(CNN) - South Dakota Sen. Tim Johnson is recovering from gallbladder surgery on Tuesday, his office said in a statement.
"The surgery went exceedingly well," Johnson's doctor, Dr. Donald J. Wingert, said in a statement. "…The Senator is resting comfortably. All of our findings point to the gallbladder as the primary problem, but it is still possible that he is having some lingering effects from the antibiotic drug reaction."
The 63-year-old Democrat was admitted to Avera McKennan Hospital in Sioux Falls, South Dakota on Sunday after what his office said was a negative reaction to medication.
(CNN) - The man who has taken over the government agency that regulates off-shore drilling said Tuesday he can't see the Obama administration's ban on the practice "lasting longer than November 30."
"Obviously, we can't predict everything that we learn or everything that may happen in the outside world before then, but Secretary [Ken] Salazar thought that was an appropriate ending point. I see no information so far that would justify extending the moratorium... not impossible but unlikely," Michael Bromwich, the head of the Bureau of Ocean Energy Management, Regulation and Enforcement (the former Minerals Management Service), said in Mobile, Alabama.
(CNN) - The White House is tamping down recent statements from Press Secretary Robert Gibbs that targeted the "professional left" for not giving President Obama a sufficient amount of credit for the administration's accomplishments.
"I think what Gibbs was doing was having one conversation with one reporter and in response to questions about frustrations he answered honestly and it shouldn't be read anything more than that," spokesman Bill Burton told reporters Tuesday.
But Burton, who was filling in last minute for Gibbs at Tuesday's White House briefing, didn't deny the president himself grows frustrated at times with criticisms from liberal commentators.
(CNN) - Aviation gave and aviation took away throughout Ted Stevens' adult life.
The former U.S. senator, who died with several other people aboard a plane that crashed Monday night near Dillingham, Alaska, was a decorated Army Air Corps pilot during World War II, and the international airport in Anchorage, Alaska, was renamed in his honor in 2000.
Stevens survived the crash of a Learjet at that airport in 1978, but his first wife, Ann, and four other people perished. He remarried in 1980.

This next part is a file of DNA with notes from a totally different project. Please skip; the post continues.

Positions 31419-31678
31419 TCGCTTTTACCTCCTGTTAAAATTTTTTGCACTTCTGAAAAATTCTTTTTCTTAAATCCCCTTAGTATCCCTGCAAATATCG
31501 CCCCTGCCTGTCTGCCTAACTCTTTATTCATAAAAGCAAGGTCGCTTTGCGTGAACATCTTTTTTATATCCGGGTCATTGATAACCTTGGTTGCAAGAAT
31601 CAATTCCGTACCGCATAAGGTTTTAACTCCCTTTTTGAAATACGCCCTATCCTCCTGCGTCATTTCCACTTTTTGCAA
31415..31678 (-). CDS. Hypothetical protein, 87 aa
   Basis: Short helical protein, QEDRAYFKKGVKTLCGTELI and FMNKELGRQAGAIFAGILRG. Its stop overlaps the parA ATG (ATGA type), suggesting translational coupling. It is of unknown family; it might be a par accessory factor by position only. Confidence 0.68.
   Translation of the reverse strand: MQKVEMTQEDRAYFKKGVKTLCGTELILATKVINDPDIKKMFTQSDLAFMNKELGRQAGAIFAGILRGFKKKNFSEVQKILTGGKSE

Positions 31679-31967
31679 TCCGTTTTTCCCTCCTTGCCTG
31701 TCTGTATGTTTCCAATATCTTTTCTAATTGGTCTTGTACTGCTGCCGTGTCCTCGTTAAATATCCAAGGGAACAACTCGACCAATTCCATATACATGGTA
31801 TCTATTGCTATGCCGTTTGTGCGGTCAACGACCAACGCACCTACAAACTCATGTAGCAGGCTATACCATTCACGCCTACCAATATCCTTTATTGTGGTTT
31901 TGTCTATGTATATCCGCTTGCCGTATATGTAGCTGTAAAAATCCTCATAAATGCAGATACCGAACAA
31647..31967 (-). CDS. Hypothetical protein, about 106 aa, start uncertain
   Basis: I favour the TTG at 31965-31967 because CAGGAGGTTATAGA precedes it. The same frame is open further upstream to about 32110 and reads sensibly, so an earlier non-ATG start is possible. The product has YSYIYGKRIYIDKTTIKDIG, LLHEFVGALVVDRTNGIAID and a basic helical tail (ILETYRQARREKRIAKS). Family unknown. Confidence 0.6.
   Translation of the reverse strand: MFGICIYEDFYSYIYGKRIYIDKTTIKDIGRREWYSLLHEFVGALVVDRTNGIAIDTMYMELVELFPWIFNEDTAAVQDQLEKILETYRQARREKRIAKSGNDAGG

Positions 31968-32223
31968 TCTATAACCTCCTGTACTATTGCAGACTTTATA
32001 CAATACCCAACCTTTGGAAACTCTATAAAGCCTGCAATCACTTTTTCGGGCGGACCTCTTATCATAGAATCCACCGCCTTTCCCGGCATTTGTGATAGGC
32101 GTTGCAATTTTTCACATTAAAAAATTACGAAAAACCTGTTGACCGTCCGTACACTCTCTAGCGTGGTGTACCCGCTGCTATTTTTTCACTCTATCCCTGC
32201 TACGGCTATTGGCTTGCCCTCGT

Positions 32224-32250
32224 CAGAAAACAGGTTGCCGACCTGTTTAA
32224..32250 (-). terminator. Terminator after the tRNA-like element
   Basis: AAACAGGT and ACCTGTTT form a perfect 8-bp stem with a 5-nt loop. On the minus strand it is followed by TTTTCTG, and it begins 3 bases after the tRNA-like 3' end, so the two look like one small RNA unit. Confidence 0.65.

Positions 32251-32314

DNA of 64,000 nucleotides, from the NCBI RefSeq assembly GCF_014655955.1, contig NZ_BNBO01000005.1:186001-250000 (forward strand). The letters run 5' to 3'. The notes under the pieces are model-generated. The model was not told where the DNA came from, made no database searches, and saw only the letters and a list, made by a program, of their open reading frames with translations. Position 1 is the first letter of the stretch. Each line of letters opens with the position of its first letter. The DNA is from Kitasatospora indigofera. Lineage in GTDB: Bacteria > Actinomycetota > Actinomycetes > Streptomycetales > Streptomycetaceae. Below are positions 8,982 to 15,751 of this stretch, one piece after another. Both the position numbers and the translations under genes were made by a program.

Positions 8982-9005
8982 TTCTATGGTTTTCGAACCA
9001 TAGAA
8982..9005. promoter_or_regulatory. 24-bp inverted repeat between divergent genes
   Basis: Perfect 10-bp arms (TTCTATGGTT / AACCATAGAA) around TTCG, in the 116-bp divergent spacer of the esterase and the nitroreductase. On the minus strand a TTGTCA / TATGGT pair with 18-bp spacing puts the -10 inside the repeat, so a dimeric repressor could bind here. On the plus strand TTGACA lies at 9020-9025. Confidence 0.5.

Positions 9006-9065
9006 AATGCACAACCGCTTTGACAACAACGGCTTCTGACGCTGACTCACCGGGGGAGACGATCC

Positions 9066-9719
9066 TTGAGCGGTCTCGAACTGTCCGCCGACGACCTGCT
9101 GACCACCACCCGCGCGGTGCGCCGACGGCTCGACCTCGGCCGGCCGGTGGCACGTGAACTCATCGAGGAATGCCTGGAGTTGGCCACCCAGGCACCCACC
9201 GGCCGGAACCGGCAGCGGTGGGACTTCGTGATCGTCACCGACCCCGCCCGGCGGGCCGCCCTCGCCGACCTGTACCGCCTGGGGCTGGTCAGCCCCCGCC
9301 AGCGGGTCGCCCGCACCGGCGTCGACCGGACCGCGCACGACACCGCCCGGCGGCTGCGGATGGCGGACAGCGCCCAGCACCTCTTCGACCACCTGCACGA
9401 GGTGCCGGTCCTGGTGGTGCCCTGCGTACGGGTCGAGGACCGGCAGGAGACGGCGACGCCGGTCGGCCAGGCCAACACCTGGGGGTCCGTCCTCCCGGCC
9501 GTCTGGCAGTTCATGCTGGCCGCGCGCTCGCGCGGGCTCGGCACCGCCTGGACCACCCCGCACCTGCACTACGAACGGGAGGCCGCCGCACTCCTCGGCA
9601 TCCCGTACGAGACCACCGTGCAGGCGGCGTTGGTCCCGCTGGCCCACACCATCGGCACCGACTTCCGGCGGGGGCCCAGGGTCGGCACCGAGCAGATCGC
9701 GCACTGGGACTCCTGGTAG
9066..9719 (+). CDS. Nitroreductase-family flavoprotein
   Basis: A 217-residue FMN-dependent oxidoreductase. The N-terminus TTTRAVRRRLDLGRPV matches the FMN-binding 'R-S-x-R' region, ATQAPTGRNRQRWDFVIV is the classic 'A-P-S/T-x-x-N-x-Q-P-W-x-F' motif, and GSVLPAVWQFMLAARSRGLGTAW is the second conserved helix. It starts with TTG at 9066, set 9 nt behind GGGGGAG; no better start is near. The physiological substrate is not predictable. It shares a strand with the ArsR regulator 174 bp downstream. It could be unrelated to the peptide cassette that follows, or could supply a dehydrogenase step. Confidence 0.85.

Often re-elected to the Senate with a share of the vote approaching 80 percent, Stevens served 40 years and 10 days and was the longest-serving Republican senator in U.S. history. (Sen. Strom Thurmond of South Carolina was a Democrat for part of his 47-year tenure.)
Washington (CNN) - The state dinner crasher scandal may have pushed Desiree Rogers out of Washington but the former White House social secretary has found a soft landing in Chicago.
Rogers has accepted a position as Chief Executive Officer of Johnson Publishing Company, Inc (JPC), according to a company statement. JPC is an African American owned and operated publishing company, which manages a portfolio that includes Ebony and Jet Magazines.
Rogers announced her intention to leave the social office 14 months into her tenure as social secretary. She had been charged with shaping the Obama brand when President Barack Obama and first lady Michelle Obama first moved into the White House in January 2009.
(CNN) - Rep. Charlie Rangel, D-New York, said on the House floor Tuesday that he has no intention of resigning from Congress.
"If it is the judgment of the people here that I should resign," then the ethics committee should expedite its consideration of the charges against him, he said.
But "I am not going away. I am here."
Rangel is facing 13 counts of ethics violations, including a failure to pay taxes and properly report income.
The House of Representatives has rejected a GOP measure that would have prevented the chamber from meeting in a lame duck session after this year's November midterm elections.
Key Republicans believe Democrats may attempt to use such a session to advance controversial legislation - an idea publicly rejected by Democratic leaders.
President Barack Obama on Tuesday blasted top Republicans in the House of Representatives for characterizing a $26 billion bill designed in part to reduce teacher layoffs as a special interest measure.
This "should not be a partisan issue," he said. Teacher layoffs "should not be a Democratic problem or a Republican problem. It's an American problem."
Washington (CNN) - The House of Representatives approved $600 million in emergency funding Tuesday to help secure the U.S.-Mexico border.
The measure, which passed in a voice vote, will now advance to the Senate for final congressional approval before being signed into law by President Obama.
Senators passed a similar plan last week.
Among other things, the bill provides for roughly 1,500 new law enforcement agents, new unmanned aerial vehicles, new forwarding operating bases and $14 million in new communications equipment.